Organizers from around the world are calling for a Commission for Truth and Justice in Switzerland. Sign the petition here. They write, This is not asking for charity, we are demanding justice and to create the conditions that ensure equal opportunities for all. Charity is not the solution, though it is likely the only solution that the wealthy can come up with.

Solidarity not Charity

Charity undermines the peoples rights to self-determination and allows the status quo to continue. Polychroniou makes the point that philanthropy serv[es] as a means to disguise the exploitation of the poor and deny the structural problems of the capitalist system. Further, charity is arbitrary and anti-democratic. Those with the wealth decide who receives and can use their wealth to divide communities against each other and further disempower them.

The people of the world are rejecting this plantation politics and are uniting instead. We see this in all of the circles in which we exist. This past weekend in Chicago, activists from across the country and from different areas of advocacy met to organize Earth Day to May Day Ten Days to Change Course actions as part of a Global Climate Convergence. In addition to connecting our struggles and showing that the system is the problem, one of the goals is to reclaim the meaning of these holidays.

This convergence is also in line with the tasks of this moment in history. In joining our efforts and maintaining a position of what is necessary, not what we are told is on the table, we shift the realm of the possible. And as we shift the cultural acceptance of what is possible, those who have operated within the current system will shift as well and more will join the new effort. Why? Because those who stand for justice in all of its forms represent what the majority of people already want.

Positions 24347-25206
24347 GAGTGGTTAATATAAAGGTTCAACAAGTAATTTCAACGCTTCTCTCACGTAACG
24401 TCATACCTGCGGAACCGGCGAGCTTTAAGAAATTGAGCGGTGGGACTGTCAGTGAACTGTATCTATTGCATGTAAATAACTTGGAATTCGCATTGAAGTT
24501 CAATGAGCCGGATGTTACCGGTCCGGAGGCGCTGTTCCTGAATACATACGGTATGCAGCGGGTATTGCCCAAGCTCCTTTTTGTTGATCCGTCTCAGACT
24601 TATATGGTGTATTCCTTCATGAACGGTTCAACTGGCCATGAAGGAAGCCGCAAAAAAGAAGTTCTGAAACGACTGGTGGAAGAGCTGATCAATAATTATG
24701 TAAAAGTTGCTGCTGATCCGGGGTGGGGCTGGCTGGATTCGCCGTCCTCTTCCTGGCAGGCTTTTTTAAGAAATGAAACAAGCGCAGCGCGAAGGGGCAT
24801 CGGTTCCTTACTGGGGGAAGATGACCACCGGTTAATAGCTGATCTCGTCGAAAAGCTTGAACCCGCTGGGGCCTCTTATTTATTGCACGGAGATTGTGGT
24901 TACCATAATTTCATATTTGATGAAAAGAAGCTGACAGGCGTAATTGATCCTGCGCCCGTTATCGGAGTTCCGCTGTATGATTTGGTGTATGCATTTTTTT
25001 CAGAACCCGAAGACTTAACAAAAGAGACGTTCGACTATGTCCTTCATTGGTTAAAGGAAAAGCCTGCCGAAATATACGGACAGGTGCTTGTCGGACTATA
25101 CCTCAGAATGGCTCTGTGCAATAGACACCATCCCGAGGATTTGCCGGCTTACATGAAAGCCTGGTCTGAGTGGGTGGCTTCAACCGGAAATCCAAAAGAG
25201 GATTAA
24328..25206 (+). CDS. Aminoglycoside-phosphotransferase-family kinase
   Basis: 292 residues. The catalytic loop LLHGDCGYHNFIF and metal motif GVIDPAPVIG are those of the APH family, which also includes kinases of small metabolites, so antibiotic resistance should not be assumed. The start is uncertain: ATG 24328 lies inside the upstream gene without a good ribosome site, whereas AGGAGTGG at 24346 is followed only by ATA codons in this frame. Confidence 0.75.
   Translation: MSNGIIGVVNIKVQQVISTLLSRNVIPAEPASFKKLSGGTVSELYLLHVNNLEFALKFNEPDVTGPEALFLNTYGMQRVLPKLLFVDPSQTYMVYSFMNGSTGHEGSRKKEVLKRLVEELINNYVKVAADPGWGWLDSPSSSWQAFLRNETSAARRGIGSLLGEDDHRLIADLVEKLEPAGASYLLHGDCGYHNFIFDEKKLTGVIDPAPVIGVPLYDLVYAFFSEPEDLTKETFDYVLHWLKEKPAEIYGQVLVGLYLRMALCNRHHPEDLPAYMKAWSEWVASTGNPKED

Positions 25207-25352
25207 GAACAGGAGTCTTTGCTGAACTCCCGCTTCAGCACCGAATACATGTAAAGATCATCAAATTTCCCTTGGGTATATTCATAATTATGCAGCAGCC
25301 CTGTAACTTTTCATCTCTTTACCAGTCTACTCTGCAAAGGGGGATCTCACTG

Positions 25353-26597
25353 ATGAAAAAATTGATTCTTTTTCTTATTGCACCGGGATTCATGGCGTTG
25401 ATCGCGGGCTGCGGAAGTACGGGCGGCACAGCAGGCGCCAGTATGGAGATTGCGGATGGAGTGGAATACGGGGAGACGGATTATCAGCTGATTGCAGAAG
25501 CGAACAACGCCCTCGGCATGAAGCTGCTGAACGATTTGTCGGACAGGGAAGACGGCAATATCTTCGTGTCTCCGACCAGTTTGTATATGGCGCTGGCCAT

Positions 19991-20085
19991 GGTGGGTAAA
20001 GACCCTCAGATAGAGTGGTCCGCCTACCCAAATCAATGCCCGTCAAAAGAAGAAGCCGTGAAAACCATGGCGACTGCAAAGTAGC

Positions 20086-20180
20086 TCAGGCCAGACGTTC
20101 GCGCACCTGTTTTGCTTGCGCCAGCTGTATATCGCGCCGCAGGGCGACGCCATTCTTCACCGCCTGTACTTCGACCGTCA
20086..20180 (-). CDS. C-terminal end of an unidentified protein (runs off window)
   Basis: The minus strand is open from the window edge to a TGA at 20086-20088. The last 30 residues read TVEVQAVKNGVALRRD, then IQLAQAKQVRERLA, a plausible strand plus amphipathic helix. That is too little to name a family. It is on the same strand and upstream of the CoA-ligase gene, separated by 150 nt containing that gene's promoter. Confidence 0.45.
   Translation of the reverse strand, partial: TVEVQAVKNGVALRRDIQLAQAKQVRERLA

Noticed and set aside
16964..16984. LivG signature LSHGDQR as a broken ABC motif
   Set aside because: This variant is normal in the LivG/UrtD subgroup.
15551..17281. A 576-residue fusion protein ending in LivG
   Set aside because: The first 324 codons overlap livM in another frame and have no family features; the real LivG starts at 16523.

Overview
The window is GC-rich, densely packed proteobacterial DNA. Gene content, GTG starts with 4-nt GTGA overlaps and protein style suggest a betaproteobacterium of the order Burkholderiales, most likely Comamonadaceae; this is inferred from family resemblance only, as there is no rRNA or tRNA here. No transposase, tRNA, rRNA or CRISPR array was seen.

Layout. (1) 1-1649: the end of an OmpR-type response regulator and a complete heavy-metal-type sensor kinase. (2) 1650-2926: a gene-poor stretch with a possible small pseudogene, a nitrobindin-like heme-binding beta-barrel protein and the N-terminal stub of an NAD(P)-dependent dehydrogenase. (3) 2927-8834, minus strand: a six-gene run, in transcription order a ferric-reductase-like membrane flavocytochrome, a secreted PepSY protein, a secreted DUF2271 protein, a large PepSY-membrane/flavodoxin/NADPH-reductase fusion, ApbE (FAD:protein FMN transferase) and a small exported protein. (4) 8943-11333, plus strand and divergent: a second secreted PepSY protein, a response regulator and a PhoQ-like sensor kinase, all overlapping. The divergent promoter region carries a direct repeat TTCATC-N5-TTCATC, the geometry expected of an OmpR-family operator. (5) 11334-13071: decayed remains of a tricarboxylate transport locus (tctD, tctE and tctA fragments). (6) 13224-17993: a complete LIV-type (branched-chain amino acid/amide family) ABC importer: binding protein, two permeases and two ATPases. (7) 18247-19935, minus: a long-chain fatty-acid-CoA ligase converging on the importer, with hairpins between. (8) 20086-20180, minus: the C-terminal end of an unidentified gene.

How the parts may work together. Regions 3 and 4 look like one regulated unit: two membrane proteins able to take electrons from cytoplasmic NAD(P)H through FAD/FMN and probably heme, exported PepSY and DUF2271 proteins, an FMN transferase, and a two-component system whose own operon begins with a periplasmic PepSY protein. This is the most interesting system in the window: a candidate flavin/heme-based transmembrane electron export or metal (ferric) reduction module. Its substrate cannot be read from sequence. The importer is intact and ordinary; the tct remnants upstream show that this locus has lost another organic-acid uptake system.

A task of the day is solidarity. And the new economy that is emerging to replace predatory capitalism is a solidarity economy, which we call economic democracy. In a democratized economy, people have more input into decisions about the economy and more benefit from it as well. This is an economic model that will solve the crises of our era and prevent them from returning.

The new economy is taking shape on a number of different levels from communities that are putting democratic economic institutions in place to students who are recreating their economic curriculum to economists who are working together to define the new economy more concretely.

Completing the Campaign for Economic Justice

The centerpiece of so many of the issues that confront us stem from an economy that works for only the wealthiest. The poverty of tens of millions, the low-pay of hundreds of millions, and economic insecurity of virtually all but the wealthiest, as well as the destruction of the environment all stem from this rigged economy of predatory capitalism.

While Occupy made We are the 99% famous, this wealth divide is not new. In fact, in a 1956 sermon, Dr. King said:

The misuse of Capitalism can also lead to tragic exploitation. This has so often happened in your nation. They tell me that one tenth of one percent of the population controls more than forty percent of the wealth. Oh America, how often have you taken necessities from the masses to give luxuries to the classes. If you are to be a truly Christian nation you must solve this problem.

Now, the task falls to all of us, we must educate and mobilize people to create a broad national consensus that recognizes the unacceptable injustice of the rigged economy and the need to transform to economic democracy that brings economic fairness and leads to a government that functions with the participation of the people and is not dominated by the rule of money. The transformation is before us, it is our task to achieve it.

This article is produced by PopularResistance.org in conjunction with AlterNet. It is based on PopularResistance.orgs weekly newsletter reviewing the activities of the resistance movement.

Kevin Zeese, JD and Margaret Flowers, MD are participants in PopularResistance.org; they co-direct Its Our Economy and co-host Clearing the FOG. Their twitters are @KBZeese and MFlowers8.